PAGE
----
Wednesday, March 31, 2010

Retro Game of the Day! Time Pilot '84

Retro Game of the Day! Time Pilot '84

Time Pilot '84 by Konami, released to arcades in (guess?) 1984.

Ah yes! Definitely one of the "good ol' boys" of the arcade series of yesteryear, 1982's Time Pilot found itself reincarnated a couple of years later. Let's have a look-see what it was all about.

The original Time Pilot was a fairly wonderful game when it released. Still quite fun as a matter of fact; you had an incredible sense of control and firing range with your little ship, and there was a constant stream of things to shoot/avoid/capture. It was a wonderful recipe.

This sequel follows in those footsteps fairly well, though enough is changed in the basic outline of the game that it feels like a completely standalone entity, and that's a good thing. '84 sticks with the futuristic motif, which works well with its' style, and now you have lock-on missiles to play with (and plenty more targets to shoot/avoid). It's a shooter-fans paradise!

I used to work at a game studio where they had one of these machines in their lobby; even though it was already over 15 years old, people would still put in hours on this thing blasting away trying to outdo one-anothers' highscores (we'd scrawl them on post-it notes and stick it to the marquee, since they'd get erased every night when they powered the machine off). That's the type of game is was;; stylish, brutish, simple, and just plain fun. I want to go play it now! Don't let the primitive, crude graphics turn you away, this is absolutely a must-play if you like chasing and shooting.

Tuesday, March 30, 2010

iPhone App Game Development Blog #24

iPhone App Game Development Blog #24

Game Dev Blog.. where do I begin?

As usual, with 180 Development - what's up with our flagship title, you wonder? Well, it's slightly closer to being wrapped up than it was last time I have spoke of it (several weeks ago). We had hoped, and tried our damnedest, to get the Full + Lite versions through submission in time for the PAX East game convention in Boston, so we could do our big launch at the show. I started hyping the thing through my networks, I went out and printed up new business cards, and also crafted some very nice looking postcard handouts to promote the game. Our promo girl was also at the show (for various reasons) and she talked up our game. I attended the show and met with a few people to discuss (and show-off) the project.

Unfortunately, we didn't get to submission in time and we missed the opportunity to take advantage of the convention. It's a shame, but I am thankful of the people I got to talk to and the new connections I have made (some very valuable!) as it will help smooth things over in the future. Demonstration-wise, the game performed very well and I stopped several convention-goers and asked them to give it a spin. Each random person "got it" and wanted to purchase it, so I know I made the right decision to try and do a show launch.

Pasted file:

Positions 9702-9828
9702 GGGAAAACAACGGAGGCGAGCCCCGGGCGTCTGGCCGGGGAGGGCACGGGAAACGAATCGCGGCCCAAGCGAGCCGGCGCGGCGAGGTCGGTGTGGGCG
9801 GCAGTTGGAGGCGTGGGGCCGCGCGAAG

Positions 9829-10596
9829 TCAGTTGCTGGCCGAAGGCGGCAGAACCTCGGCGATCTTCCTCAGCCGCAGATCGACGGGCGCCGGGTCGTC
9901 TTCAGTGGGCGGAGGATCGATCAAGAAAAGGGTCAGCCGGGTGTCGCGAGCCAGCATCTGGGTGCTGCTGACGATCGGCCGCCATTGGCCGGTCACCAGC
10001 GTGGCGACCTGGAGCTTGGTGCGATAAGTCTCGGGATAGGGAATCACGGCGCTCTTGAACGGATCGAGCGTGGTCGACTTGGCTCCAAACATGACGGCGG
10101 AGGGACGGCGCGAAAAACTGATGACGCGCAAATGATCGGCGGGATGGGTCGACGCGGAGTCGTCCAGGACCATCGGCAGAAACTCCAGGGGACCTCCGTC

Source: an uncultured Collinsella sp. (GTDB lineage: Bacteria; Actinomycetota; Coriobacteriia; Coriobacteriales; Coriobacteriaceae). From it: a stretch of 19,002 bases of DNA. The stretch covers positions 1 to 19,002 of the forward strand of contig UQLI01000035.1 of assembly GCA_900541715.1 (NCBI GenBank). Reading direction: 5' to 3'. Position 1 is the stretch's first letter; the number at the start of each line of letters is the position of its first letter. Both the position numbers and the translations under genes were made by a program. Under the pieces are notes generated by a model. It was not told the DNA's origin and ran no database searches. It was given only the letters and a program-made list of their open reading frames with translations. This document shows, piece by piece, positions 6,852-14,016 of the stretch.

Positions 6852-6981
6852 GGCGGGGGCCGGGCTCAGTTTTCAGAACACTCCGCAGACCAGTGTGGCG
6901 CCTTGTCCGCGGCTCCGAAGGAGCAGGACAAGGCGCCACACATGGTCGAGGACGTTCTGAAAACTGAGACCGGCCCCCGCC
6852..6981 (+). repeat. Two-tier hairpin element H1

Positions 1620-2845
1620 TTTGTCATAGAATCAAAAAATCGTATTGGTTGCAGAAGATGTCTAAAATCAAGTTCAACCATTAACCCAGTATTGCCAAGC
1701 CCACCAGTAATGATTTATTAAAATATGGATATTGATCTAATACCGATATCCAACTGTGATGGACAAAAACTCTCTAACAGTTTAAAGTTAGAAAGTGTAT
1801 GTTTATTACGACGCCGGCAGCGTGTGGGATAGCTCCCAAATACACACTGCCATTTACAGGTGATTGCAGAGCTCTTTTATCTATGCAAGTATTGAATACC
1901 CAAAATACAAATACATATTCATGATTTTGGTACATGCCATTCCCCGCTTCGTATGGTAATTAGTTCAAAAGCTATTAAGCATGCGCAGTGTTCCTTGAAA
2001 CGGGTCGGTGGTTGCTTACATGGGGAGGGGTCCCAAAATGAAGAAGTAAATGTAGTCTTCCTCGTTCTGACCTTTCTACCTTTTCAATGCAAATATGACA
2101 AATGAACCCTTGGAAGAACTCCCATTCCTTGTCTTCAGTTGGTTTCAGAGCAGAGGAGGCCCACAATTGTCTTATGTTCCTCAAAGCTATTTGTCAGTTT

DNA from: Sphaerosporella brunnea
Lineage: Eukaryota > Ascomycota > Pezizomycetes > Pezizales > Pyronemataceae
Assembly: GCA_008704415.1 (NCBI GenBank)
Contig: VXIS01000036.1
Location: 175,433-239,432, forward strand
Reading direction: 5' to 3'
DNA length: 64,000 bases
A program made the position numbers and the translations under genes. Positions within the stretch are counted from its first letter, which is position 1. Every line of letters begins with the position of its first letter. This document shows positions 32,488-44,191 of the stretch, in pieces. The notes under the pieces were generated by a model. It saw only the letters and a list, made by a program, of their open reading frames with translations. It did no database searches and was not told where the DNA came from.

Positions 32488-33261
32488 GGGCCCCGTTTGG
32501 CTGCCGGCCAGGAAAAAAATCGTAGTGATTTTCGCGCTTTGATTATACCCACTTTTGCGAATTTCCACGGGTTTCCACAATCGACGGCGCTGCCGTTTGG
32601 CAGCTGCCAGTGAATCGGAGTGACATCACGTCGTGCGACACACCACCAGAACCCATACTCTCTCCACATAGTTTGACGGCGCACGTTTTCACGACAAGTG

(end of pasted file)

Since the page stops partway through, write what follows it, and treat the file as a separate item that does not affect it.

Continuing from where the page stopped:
As for thee current state of things - obviously, when the game enters (and successfully passes) submission then I will trumpet pretty loud and far about it, in here if nowhere else. As things stand we have a very close candidate, a few bugs are being squashed and the openFeint integration is getting wrapped up (it's become quite difficult dealing with the different OS configurations.. this is forgivable as the system is still quite new). Still, the longer we wait to submit, the harder it will be to sell this product; iPad launches just days from now and the entire focus of this arm of the media will be on that product. As our game is not iPad-specific (and hardly even relevant, honestly) I know we'll hardly have the benefit of launching during a "slow news period." To further complicate things, our Lite version still has a bit of work to be done and I absolutely feel it is critical to launch both versions at the same time. In reality, I think a best case scenario will see us submitting a week from now, and available for sale the week following that. With some seriously heavy-handed luck, we will be able to shave a week off of that schedule; but at this point, so long as it comes out in the next few weeks, I will be satisfied.

Bizdev - Understandably, things are extremely quiet outside of the impending release of the game. I am helping another developer wrap-up his own project, and following that I'd like to rush headfirst into development on a new title with him. It's another 2-man crew project, and I'd expect that it should go a lot more smoothly than the past few projects I have worked on due to a number of reasons, but you never can tell! Anyway, of everything in my life right now, I am eager to get moving with "what's next" following the current game's launch and wrap-up, and so this tops the list of things that I am excited about. It is too early to tell if this project will fall under the Headcase Games banner or something different.

What Else is Going On - what do you mean "what else!" There's not much room for what else, we're just trying to neatly wrap things up over here and move forward with as little distraction as possible. PAX East has been an interesting experience for me, as the only game convention I have ever been to has been E3 in Los Angeles (several times) PAX has been quite unusual for me. I was disappointed not to attend many of the panels, as several of them seemed quite interesting, but I am here for work, not pleasure! This does bode well for the future of PAX and I'd love to be involved again, we'll see how things go. In that vein, I was excited to meet many prospective fans, as well as other people I'd love to partner with in some manner or other. business-wise. Being an independent operative can be very interesting as it's often all about "how far do you wish to go with things?"